FringeReview UK 2020
Directed and designed by Ed White, lit by Alex Lewer with Sound Design by Charlie Smith and Wigs by Samuel James. Stage Manager Lucy Vantham, Set Construction by Jake Haynes. Till March 28th.
So Jordan happens on fifteen-year-old Tommy putting on lipstick when bringing round his homework after Tommy’s missed school. Jordan’s puzzled, non-judgemental and with his attractive confidence soon drawn in unconditionally to Tommy’s hesitant, bruised world.
The bit of it Tommy shows. There’s much more beyond Lily Shahmoon’s delicately exuberant groundbreaker Lipstick than examining sexuality, gender dysphoria or transgender. It does all these but in just 70 minutes ends up examining us too.
More even than Tommy’s gender-performative self as Tina – as Jordan christens Tommy’s other. To underscore the provisionality of gender roles, Tommy’s played by April Hughes exuding a wincing courage, while Helen Aluko’s Jordan romps through taboos and instead of judging as most adolescents do, starts exploring the bit of Tina and Tommy that Tommy allows him to.
Tommy – himself protected as far as we can tell by an understanding family – knows more about Jordan’s, looking forlornly out of his window, seeing everything that doesn’t include him: the breaking-up of Jordan’s home as the mother prepares to move out. There’s more than a touch of ‘The Lady of Shallot’ about Tommy, and for good reason.
It probably shouldn’t matter these two actors worked two years together in Harry Potter and the Cursed Child, though they do reveal a skin of trust that’s heart-stopping and completely enthralls. They’re not – they convince you – two women being boys, but you feel them as boys inching towards intimacy, daring to trust their hearts. It’s an exuberant chemistry even when Hughes in fact removes one wig to reveal something meant as a wig, as they hit the clubs as boy and girl; with mixed results.
‘Sorry I don’t fit into your preconceived notions of me’ ripostes Tommy unfairly at a later point when the torsions of their friendship stop and start after a hesitant fleeing kiss. Both experience reactive moments, though it’s Tommy who’s prone to flee.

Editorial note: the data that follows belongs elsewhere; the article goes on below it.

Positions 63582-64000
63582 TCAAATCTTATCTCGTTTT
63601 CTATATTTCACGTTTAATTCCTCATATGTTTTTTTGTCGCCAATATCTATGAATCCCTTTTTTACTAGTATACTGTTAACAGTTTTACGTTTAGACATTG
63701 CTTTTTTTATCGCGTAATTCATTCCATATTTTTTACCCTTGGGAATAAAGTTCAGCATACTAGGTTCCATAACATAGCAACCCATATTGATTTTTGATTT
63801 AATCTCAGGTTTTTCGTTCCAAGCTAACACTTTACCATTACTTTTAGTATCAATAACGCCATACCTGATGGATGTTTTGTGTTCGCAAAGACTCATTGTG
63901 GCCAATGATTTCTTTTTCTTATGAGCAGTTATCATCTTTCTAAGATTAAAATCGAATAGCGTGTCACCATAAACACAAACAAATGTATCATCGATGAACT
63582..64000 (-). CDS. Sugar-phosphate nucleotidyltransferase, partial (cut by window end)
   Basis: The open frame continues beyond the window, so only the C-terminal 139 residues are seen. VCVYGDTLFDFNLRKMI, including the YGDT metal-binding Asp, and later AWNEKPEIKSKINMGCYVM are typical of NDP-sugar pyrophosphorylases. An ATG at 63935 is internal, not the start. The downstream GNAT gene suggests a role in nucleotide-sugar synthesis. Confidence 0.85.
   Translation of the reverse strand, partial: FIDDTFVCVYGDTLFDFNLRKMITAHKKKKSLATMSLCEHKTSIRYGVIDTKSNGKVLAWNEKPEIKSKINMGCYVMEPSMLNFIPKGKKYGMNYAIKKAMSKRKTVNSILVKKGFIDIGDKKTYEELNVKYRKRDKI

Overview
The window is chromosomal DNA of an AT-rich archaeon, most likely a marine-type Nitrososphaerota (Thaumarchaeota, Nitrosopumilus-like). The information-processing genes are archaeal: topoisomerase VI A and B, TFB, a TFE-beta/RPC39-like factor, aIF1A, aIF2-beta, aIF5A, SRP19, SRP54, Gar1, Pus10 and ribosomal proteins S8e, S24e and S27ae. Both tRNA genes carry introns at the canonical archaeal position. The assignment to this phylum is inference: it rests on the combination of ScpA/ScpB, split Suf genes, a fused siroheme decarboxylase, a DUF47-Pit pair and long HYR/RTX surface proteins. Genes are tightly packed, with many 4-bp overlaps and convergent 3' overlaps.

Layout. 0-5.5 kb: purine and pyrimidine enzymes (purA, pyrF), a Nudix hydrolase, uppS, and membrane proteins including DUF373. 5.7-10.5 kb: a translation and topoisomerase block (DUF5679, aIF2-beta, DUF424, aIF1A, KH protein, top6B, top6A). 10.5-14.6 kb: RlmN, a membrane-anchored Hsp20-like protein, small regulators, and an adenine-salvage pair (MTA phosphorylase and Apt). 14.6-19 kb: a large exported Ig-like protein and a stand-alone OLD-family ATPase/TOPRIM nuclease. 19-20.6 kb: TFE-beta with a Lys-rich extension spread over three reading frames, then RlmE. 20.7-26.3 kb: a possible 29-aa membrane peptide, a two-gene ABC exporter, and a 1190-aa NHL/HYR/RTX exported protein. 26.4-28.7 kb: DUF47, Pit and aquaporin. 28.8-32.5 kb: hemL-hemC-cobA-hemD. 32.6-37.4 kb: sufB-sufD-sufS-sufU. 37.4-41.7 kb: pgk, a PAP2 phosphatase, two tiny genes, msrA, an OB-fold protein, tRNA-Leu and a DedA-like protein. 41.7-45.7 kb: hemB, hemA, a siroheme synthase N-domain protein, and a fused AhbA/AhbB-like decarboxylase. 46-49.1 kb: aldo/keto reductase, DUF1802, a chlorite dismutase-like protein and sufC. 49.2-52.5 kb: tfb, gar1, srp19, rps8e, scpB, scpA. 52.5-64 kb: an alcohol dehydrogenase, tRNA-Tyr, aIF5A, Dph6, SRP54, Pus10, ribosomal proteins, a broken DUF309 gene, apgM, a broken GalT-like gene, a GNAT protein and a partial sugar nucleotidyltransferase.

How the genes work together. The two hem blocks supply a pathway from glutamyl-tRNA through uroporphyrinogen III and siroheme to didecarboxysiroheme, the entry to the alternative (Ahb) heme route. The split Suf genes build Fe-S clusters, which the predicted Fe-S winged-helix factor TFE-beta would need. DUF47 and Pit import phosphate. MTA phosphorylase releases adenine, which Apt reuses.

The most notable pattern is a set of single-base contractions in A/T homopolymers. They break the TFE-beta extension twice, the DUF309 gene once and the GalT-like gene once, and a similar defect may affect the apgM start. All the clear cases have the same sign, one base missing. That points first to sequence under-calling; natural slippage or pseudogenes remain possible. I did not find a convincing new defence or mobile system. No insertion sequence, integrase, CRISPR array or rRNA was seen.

Yet intimacies and explorations continue, as Jordan too tries out the meaning of lipstick, blush and mascara beyond the assigned femininity he already ports – purchasing his mother’s Tampax. Tommy explores one in baffled detail, whilst Jordan explains ‘that’s the expensive brand’ as if it – and human biology – were conceived differently to cheaper versions. With Shahmoon, there’s poise and wit along the very lines of confusion.
Forays end in a valedictory geography survey trip for their GCSEs in Devon, Jordan bored and busking absurd questions, as they contemplate the future. And ‘Ending life with a Margharita.’ Never such innocence again.
Pacily directed by Ed White in his debut in that role, White also designs with elegant economy: a carpeted rectangle in dove-grey with grey raised platforms containing hidden cabinets. Upstage a door-divided set of rails features clothes hung in pinks and reds. It’s lit warmly in Alex Lewer’s diffused radiance with no harsh lights for clubbing scenes. There’s a border-lighting effect chased in varying colours around the perimeter of the diminutive set, three sides facing the audience. Sound design by Charlie Smith includes various text and received sounds, reminding us how shut-in even Jordan’s world is. Samuel James’ wigs might surprise you.
Aluko’s warmly responsive Jordan has a way of fining down a response from an almost whoopy exterior to the fragility of applying mascara. She winningly describes in gesture and vocal range Jordan’s attempts to come to terms with first Tommy’s switchback difference and doubts, then his own. There’s a palpable sizzle to the tentative feelings they have for each other, not yet shoehorned into any name, any identity. Aluko has a way of calibrating Jordan’s warm acceptance from cajoling to the softest mute exchange.
Hughes’ Tommy is quite stunning. Hughes has to navigate from a numbed character to uncertain shoots of trust, and withdrawal even more than Jordan’s. Most of all though Tommy’s big reveal isn’t quite what Jordan expects. This isn’t even primarily about sexual identity, though the pair’s exploration of it is the basis of the only relationship either have with someone of their own age. In a searing speech Tommy unveils a side Jordan never dreams of, nor us; and it’s a rising tour-de-force of passions and terrors the more powerful for rising out of so numbed a persona. It sets the seal on a performance and play that should turn us upside down.
Southwark’s always a place of wonder: not least in the sheer rate of enchantment on offer. Do make a detour for this brave. tremulously beautiful coming of love.